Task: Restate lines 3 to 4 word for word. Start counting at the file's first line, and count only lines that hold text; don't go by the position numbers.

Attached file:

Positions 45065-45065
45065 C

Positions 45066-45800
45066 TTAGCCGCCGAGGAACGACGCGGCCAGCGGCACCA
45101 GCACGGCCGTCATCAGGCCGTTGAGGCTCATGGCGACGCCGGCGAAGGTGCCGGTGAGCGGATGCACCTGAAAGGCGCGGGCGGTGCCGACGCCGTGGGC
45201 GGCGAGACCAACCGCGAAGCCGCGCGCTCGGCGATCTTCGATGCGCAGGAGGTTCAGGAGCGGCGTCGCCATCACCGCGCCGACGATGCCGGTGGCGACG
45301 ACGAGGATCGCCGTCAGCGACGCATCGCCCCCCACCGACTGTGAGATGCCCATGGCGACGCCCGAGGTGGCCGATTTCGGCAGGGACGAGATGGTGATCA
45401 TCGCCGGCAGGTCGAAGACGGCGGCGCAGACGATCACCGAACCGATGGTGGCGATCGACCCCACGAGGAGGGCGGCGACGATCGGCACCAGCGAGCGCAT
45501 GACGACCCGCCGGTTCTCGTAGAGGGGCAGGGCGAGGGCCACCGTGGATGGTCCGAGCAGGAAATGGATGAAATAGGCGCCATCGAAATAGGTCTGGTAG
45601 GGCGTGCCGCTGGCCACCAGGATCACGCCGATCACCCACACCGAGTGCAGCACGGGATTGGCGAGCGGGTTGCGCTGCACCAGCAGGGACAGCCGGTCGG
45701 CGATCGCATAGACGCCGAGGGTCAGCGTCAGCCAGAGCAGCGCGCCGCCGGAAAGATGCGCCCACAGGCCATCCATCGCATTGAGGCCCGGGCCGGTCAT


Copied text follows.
Positions 45066-45800
45066 TTAGCCGCCGAGGAACGACGCGGCCAGCGGCACCA